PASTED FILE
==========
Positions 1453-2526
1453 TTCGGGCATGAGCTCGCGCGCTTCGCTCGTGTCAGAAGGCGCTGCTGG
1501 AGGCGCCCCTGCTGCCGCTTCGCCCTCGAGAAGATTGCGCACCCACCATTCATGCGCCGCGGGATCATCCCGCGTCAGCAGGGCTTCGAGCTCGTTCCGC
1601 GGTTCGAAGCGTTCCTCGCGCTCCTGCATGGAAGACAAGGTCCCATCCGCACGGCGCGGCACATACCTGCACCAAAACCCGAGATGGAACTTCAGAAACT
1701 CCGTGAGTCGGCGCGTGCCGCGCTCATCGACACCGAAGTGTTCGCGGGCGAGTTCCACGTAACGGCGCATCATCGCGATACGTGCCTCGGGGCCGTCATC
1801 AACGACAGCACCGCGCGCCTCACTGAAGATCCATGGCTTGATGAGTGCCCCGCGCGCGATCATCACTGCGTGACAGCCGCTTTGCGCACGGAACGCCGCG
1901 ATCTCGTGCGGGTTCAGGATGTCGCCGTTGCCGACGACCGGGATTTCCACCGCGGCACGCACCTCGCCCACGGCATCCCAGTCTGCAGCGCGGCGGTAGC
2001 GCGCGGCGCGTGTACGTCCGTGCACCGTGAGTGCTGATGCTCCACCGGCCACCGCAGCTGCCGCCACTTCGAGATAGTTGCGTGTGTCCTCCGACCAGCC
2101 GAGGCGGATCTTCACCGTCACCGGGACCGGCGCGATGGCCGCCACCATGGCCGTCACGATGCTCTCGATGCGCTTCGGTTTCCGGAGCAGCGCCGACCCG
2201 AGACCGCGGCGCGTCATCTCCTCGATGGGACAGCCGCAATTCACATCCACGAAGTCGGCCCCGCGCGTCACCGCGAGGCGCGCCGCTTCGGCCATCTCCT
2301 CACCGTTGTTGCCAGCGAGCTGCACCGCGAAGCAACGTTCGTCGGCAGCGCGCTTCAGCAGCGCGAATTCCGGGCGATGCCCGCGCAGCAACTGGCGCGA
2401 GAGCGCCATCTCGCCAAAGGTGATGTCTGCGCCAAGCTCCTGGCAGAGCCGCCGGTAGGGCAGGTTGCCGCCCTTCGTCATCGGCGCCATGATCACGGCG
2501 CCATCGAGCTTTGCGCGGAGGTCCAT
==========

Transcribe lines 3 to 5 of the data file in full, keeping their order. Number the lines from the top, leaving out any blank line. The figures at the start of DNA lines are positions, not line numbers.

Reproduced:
1501 AGGCGCCCCTGCTGCCGCTTCGCCCTCGAGAAGATTGCGCACCCACCATTCATGCGCCGCGGGATCATCCCGCGTCAGCAGGGCTTCGAGCTCGTTCCGC
1601 GGTTCGAAGCGTTCCTCGCGCTCCTGCATGGAAGACAAGGTCCCATCCGCACGGCGCGGCACATACCTGCACCAAAACCCGAGATGGAACTTCAGAAACT
1701 CCGTGAGTCGGCGCGTGCCGCGCTCATCGACACCGAAGTGTTCGCGGGCGAGTTCCACGTAACGGCGCATCATCGCGATACGTGCCTCGGGGCCGTCATC